Blog

All about the King's Wreath or Rosca de Reyes

All about the King's Wreath or Rosca de Reyes

The Rosca de Reyes, is a well-known and indeed unmissable family tradition that occurs after the Christmas celebrations have ended, on January 6. It is part of a tradition which commemorates the moment in which the 3 Kings or Magi encountered the baby Jesus: also known as Epiphany.

The sweet bread forms a circle or wreath-like shape, which some say represents an infinite circle of love for God, since there is no beginning or end, but others believe the wreath to represent the crown of Herod. The dates and dried fruits that decorate the bread, make reference to the crowns worn by the 3 Kings. The most symbolic elements are the little figurines hidden inside the bread, this represents when Joseph and Mary had to flee from Egypt when Herod learned of the birth of the messiah and ordered his men to assassinate all the male newborns in order to stop the Child God from taking over his reign.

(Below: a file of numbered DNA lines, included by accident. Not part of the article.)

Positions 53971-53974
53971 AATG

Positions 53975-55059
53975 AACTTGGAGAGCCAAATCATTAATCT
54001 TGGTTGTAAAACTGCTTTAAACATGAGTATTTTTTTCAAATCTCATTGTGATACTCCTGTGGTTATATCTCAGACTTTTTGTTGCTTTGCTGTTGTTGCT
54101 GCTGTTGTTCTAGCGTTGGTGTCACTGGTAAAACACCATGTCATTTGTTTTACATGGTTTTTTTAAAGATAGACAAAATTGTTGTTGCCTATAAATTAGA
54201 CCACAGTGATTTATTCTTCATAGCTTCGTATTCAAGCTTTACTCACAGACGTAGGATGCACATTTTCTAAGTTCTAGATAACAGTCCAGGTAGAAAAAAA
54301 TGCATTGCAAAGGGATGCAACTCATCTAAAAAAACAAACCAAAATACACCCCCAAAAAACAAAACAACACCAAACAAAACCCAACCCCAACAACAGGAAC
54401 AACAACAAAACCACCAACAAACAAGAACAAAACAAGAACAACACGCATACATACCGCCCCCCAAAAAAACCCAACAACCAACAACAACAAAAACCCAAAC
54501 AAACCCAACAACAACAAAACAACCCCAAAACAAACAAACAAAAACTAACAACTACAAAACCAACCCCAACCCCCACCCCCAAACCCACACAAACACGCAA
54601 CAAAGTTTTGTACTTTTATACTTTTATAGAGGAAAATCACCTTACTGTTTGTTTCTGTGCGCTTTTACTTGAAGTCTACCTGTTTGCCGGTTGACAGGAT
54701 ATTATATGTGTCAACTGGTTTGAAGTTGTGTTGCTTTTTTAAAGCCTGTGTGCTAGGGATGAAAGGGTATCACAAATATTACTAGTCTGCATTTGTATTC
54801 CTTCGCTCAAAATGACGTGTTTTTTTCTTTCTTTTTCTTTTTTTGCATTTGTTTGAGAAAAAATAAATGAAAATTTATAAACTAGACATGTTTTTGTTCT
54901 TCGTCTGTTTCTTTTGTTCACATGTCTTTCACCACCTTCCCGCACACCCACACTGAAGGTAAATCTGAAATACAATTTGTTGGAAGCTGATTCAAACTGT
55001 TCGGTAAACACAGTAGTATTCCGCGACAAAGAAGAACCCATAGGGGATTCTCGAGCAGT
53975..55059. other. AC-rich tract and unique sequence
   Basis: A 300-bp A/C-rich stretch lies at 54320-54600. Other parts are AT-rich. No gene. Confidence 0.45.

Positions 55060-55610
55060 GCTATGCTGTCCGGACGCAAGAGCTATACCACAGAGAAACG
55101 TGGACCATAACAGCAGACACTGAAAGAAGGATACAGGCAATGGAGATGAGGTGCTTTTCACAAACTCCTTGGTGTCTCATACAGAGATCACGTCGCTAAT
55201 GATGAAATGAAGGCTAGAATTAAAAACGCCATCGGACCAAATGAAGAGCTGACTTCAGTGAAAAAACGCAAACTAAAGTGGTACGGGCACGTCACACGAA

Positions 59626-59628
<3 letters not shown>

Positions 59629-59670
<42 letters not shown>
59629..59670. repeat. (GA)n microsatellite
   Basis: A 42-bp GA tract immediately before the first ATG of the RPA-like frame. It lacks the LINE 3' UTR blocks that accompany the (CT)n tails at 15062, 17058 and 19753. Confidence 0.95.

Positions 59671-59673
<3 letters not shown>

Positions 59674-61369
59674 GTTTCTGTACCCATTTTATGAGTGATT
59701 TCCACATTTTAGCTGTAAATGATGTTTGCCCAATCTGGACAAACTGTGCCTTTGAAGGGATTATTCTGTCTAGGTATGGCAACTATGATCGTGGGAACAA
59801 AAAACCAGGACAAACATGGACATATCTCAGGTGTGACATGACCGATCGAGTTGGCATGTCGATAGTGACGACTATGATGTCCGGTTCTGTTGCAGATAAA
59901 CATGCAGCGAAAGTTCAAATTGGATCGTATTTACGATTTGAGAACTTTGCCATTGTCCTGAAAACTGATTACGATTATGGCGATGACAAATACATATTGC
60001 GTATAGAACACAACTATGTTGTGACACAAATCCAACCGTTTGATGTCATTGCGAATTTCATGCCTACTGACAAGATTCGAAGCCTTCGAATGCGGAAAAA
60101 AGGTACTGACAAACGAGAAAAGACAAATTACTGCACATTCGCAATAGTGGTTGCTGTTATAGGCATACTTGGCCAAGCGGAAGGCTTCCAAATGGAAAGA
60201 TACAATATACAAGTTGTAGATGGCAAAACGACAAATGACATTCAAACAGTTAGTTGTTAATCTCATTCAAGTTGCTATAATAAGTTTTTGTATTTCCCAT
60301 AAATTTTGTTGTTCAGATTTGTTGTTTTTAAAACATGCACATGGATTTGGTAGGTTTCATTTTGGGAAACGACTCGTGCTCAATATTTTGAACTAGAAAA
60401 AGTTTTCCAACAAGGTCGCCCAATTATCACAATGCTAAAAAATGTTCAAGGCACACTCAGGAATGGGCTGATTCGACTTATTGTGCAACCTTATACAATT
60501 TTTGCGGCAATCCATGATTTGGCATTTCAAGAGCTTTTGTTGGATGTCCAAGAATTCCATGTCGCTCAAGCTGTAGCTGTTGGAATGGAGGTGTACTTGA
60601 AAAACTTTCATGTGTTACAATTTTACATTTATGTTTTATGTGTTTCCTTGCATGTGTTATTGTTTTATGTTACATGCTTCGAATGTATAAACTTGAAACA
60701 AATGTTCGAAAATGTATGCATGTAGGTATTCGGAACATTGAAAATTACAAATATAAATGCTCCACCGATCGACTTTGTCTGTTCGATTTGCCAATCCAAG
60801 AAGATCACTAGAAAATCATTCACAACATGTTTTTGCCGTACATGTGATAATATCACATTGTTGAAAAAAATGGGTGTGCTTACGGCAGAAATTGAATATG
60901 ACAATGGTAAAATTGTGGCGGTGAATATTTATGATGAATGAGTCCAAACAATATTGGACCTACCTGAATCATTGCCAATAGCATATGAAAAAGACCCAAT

Family reunions with loved ones to share the Rosca de Reyes began in the 16th century, in France! Although, in the original tradition, each slice had a meaning assigned. The first piece was for the poorest person or for anyone who arrived unexpectedly, the next was for those sent to war or were absent and the following slices were then distributed among the people who had attended the meeting.

In Mexico, the tradition came from Spain in the sixteenth century. The wreath is split without any particular order. However, those people who take out the baby Jesus in their slice, become the child's “godparents”. Generally they must dress it up beautifully and take him to be blessed in church on the 2nd February, Candlemas. Then the celebration carries on with tamales and atole shared between family and friends at home for the Day of the Candelaria. Come and join us at Tours Peregrinos Mexico to learn, experience and discover the traditions that unite families to share in the devotion and love of God.

At Tours Peregrinos Mexico we want you to be part of the religious traditions and experience how they are celebrated in Mexico.

Tuesday, 29 January 2019 16:21